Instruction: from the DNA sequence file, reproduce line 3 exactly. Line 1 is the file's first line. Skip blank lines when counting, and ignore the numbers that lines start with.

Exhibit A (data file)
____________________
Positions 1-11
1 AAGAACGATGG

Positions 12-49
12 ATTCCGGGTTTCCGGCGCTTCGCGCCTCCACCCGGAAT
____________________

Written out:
Positions 12-49